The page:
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Saddened to hear of the sudden passing of director Steve DiMarco who I worked with over two seasons of Dark Matter.  A unique individual with a sense of style all his own, Steve was one of this industry’s quickest and most efficient shooters, never failing to make his days, often wrapping early (to the delight of the crew).  He was also a thoughtful and kind-hearted individual who would, over lunch and between set-ups, swing on by my office for a casual chat.

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I honestly didn’t know quite what to make of him on first meeting, this rebel punk in combat boots (and, if I remember correctly on that first day, a kilt), but we ended up forming an unlikely connection over a shared appreciation for The Prodigy, Ministry and, of course, good storytelling.

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Steve’s first episode of Dark Matter was Season 2, Episode 3 “I’ve Seen the Other Side of You” that kicks off with one of the show’s most suspenseful openings: FIVE on the run from some unknown pursuers who, in the Tease’s closing seconds, are revealed to be her fellow crew members.  I remember watching the director’s cut of the that scene – the CLOSE SHOTS, the QUICK CUTS, the unbearable escalating tension as she evades capture, seemingly escapes, only to be snagged at the very last moment.  It’s a terrific scene, one that puts Steve’s skills on full display – and simply blew me away in the editing suite.

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He came back to direct two episodes in the show’s third season, Episode 3 “Welcome to the Revolution”, and Episode 11 “The Dwarf Star Conspiracy”.  The latter included a shot he pitched during prep week that I was, admittedly, dubious could be pulled off – a shot of an expanding blood pool whose widening compass captures the reflection of  our main baddie (played by actress Kate Drummond).  I was skeptical it would work, but Steve proved me wrong.  Proved me wrong AND wrapped before lunch.

Sure, he was fast.  But he was also very good.

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We kept in touch via email after Dark Matter ended, meeting up for a sushi lunch back in January over which we discussed the state of the industry.  He was finding it increasingly difficult to land steady work despite his great body of work.  The pandemic only exacerbated the situation, but Steve remained upbeat in his messages, always checking in to see how I was doing.  The last time I heard from Steve was back in November when we exchanged emails and he told me about some writing he was doing.  It’s a shame he never got the opportunity to realize that work.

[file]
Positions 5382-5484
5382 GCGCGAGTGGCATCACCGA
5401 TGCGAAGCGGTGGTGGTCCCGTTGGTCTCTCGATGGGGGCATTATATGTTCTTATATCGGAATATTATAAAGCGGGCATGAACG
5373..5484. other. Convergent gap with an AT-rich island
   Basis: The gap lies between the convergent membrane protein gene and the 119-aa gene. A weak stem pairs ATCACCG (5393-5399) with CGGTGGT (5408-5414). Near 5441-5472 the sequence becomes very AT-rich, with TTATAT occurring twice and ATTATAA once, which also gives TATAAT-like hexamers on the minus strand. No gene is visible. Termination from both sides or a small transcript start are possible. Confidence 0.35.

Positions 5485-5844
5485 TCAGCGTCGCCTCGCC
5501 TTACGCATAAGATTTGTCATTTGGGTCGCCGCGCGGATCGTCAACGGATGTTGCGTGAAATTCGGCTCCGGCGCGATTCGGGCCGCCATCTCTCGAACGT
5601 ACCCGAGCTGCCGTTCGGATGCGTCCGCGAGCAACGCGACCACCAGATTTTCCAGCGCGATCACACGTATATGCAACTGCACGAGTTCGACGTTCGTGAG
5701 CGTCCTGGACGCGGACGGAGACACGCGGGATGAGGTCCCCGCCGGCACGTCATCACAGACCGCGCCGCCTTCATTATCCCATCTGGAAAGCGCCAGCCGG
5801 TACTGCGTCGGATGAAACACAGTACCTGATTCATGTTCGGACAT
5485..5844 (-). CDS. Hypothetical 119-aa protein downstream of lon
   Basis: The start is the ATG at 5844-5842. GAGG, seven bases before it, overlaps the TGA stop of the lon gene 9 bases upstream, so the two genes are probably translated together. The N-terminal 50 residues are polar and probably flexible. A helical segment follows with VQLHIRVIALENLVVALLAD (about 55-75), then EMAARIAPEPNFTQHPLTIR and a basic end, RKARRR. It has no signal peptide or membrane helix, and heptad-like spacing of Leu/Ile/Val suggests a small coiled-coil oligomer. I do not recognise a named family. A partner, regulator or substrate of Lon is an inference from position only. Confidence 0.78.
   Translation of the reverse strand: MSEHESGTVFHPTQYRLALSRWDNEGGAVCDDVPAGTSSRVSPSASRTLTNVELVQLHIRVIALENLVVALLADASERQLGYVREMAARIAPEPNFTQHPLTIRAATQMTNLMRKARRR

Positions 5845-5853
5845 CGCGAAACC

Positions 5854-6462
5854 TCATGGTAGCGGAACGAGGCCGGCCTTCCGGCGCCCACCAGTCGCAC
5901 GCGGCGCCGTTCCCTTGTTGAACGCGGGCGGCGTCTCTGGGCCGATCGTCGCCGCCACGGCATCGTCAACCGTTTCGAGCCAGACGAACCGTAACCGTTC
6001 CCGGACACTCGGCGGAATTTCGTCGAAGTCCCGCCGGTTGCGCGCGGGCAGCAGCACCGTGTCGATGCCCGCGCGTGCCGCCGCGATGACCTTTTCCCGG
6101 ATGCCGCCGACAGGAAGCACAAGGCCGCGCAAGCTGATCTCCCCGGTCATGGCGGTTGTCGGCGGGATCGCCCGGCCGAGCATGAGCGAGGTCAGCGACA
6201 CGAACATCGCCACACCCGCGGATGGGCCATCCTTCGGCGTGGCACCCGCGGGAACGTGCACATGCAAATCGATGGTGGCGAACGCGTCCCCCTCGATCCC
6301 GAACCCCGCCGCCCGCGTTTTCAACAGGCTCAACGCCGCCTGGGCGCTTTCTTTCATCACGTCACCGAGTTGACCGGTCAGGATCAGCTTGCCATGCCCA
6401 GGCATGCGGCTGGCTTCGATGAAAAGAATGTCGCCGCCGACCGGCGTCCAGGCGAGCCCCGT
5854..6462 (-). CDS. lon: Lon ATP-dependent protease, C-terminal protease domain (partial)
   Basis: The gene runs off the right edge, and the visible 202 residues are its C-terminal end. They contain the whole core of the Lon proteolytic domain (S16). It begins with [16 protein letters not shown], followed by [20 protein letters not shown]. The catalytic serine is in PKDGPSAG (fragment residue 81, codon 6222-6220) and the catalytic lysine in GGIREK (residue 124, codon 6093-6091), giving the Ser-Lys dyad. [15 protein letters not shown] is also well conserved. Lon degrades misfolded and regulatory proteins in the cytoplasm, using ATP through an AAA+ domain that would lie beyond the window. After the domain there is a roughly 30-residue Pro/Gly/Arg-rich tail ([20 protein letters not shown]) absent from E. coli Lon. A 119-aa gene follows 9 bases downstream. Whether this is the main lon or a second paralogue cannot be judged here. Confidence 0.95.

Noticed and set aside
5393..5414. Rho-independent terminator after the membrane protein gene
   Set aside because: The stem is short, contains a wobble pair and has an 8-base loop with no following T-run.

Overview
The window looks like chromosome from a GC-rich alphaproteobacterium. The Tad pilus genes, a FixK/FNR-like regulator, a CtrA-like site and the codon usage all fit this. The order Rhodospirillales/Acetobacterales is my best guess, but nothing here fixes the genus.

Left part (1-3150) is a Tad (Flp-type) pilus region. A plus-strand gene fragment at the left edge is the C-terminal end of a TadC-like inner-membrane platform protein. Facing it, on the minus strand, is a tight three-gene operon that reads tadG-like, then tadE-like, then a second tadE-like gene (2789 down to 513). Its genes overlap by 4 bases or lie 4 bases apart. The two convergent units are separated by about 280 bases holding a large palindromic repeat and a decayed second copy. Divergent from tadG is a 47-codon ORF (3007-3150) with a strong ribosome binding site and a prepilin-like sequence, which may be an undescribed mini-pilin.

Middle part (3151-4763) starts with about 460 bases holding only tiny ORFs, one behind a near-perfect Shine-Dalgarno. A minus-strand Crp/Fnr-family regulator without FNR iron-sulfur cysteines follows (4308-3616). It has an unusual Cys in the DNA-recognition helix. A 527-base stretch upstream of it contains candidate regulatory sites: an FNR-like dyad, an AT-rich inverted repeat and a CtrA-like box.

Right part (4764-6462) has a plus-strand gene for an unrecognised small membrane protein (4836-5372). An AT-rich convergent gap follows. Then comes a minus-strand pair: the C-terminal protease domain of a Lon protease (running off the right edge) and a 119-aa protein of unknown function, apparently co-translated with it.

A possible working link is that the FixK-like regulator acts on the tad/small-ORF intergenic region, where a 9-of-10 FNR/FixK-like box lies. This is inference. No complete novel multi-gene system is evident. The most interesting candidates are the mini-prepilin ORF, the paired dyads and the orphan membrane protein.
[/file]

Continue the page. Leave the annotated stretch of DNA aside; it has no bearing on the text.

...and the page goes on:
Steve DiMarco was one-of-a-kind.  And he will be missed.

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18 thoughts on “December 17, 2020: Remembering Steve DiMarco

  1. I’m very sorry to hear that, Joe. I remember you mentioning him on the blog a number of times during production and his talent obviously spoke for itself on the show. I’m sure he’ll be greatly missed.

  2. I remember Steve Dimarco! Who could forget him with his style. Sorry to hear of his passing. Chalk another good one up to a crappy year. Rest in peace Steve. Prayers to his family and friends.

  3. My thoughts and prayers are with Mr. DiMarco’s friends and family. He worked on many of my favorite shows over the years and is a great loss to the industry.

  4. Said so well Joe. We will miss this amazing human who wore his heart on his sleeve.

  5. We are losing way too many good people in 2020.
    My heart goes out to all his family friends and colleagues.

  6. I am sorry to learn of Steve’s passing, thanks for sharing what a very cool person he was on set. I’m always in awe of people who can rock their own style. Last night I was considering ordering another bland overpriced JCrew sweater, but seeing Steve’s cool style inspires me to say screw it to the normcore of it all. Sending hugs to Steve’s family and his colleagues.

  7. RIP Steve. I didn’t know him but would have loved to chat music with him (heard he was a Dead Boys/Stiv Bators fan) & I loved Ministry & 80’s punk. Sounded like a truly great guy & another untimely death ☹️. Very sad😞

  8. I’m so sorry for your loss. Thank you for sharing your memories of him. He was so, so talented.

  9. I was the lead actor in what I believe were Steve’s first two directing efforts. The self-funded, “Transplant,” shot on film, and the straight to video, “Shock Chamber – A Trilogy of Terror.” Both were shot in the early 1980’s as our careers and learning curves about the craft were just beginning. His talents were evident early. Although we had little in common in our other interests, we found a friendship. I even remember meeting his pet Rat when I was working out with weights in his apt., in preparation for the first role. 🙂 He was a good-hearted man of enormous talent. My career took me to L.A. in 1985 and I only saw him once or twice after that….but, I never forgot him. R.I.P., old friend.

  10. I worked with Steve early in my career as a Costume Designer.
    He is so cool! The state of the industry… don’t get me going!
    Thank you for this sweet piece, on a good man & director!

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